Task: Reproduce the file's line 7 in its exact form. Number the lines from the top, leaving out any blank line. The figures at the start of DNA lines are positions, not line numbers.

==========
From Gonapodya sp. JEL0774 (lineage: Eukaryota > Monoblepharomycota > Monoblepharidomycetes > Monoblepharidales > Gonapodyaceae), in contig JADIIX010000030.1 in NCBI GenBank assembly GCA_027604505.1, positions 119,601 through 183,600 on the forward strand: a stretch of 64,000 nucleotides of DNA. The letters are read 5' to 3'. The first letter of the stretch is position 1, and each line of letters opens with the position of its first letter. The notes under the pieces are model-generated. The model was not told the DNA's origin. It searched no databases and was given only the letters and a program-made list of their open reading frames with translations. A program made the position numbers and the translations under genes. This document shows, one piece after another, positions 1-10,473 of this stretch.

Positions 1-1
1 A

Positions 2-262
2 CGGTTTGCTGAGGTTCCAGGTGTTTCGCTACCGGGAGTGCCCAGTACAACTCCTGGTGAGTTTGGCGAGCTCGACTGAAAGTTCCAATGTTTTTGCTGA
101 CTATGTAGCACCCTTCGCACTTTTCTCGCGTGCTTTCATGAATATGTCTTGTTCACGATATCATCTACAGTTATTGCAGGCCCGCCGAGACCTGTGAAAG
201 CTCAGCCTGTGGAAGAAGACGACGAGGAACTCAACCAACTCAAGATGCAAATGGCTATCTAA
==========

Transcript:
201 CTCAGCCTGTGGAAGAAGACGACGAGGAACTCAACCAACTCAAGATGCAAATGGCTATCTAA